“If you are always saying I’ll do it to tomorrow, than your tomorrow will than turn into another day and so on, and so, etc. etc.” – Victoria Addino

Hi Everyone!

I’m going to teach you about motivation – what it is, how it is specific to soccer and what we can do to stay motivated!

There are many different theories associated with motivation because it is a concept linked to behavior and our actions and desires. You need to be motivated to perform any task; anything from sprinting back to help defend to stretching correctly after practice. I am going to break down 2 basic theories below and give examples of how they are relevant to soccer.

Incentive theory divides motivation into 2 distinct categories:

Intrinsic: The self-desire to seek out new challenges, achieve personal goals and analyze one’s capacity. It is driven by an interest or enjoyment in the task. Players who are intrinsically motivated are more likely to engage in tasks willingly and thus improve their skills. Examples of intrinsic motivation include: personal goals and self-achievement.

Extrinsic: Outside factors that influence your motivation. Players can be equally as driven as those who are intrinsically motivated, but they need persuasion in order to give their best effort towards a task. Examples of extrinsic motivation include: medals/trophies, records/accolades, money and perceived respect.

Drive Theory is based on the principle that every person is born with a set of psychological needs. When these needs are not met, a negative state of tension is created. When a need is satisfied, drive is reduced and the person returns to a more relaxed state. Drives are thought to originate from within a person and therefore most likely not require extrinsic motivation to encourage a behavior. Basic drives could be sparked by deficiencies such as hunger, which motivates a person to seek food whereas more subtle drives might be the desire for praise and approval, which motivates a person to behave in a manner pleasing to others. In soccer terms, a striker might seek self-validation. Scoring goals would satisfy the drive.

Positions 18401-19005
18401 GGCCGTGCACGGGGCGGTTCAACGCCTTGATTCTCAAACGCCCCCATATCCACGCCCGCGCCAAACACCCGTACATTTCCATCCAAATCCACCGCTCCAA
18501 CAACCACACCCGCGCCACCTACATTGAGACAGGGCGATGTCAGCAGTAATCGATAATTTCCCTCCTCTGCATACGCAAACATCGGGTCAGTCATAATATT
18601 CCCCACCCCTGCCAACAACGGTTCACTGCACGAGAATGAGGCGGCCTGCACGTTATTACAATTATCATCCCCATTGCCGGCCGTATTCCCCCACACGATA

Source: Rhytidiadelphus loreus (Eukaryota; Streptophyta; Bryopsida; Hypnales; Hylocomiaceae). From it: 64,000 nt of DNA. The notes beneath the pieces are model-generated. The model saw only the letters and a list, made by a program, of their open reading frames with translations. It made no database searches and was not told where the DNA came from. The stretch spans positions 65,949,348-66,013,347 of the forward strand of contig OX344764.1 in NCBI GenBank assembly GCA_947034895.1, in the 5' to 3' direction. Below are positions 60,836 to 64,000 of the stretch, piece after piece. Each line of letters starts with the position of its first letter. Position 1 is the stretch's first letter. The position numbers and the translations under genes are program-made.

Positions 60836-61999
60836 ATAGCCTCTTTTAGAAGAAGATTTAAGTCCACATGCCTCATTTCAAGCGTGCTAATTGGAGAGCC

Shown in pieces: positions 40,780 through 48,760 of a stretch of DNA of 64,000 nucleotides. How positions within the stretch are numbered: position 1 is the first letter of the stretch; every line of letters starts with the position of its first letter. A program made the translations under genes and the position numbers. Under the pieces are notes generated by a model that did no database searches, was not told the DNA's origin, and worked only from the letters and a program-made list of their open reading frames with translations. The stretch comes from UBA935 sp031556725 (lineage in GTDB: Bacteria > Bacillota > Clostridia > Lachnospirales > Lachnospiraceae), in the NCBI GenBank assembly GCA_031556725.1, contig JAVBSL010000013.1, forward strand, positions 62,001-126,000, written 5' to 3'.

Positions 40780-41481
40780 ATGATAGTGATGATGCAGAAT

Motivation is a ‘dangerous’ thing. Being unmotivated to perform a task can be detrimental not only to yourself but those around you. Conversely, you can be so determined and motivated, focused on just one thing that you can lose sight of what is important along the way.

The best way to motivate yourself is to set goals, and not just any goals, SMART goals!

S – Specific
M – Measureable
A – Achievable
R – Realistic
T – Time Sensitive

By setting goals that meet these criteria you can make sure that you are not only progressing at the rate you desire but you will have all the intrinsic motivation you require. Check out the links below for a more in-depth look at motivation and as always, stay well and check back for more articles!

Coach Perry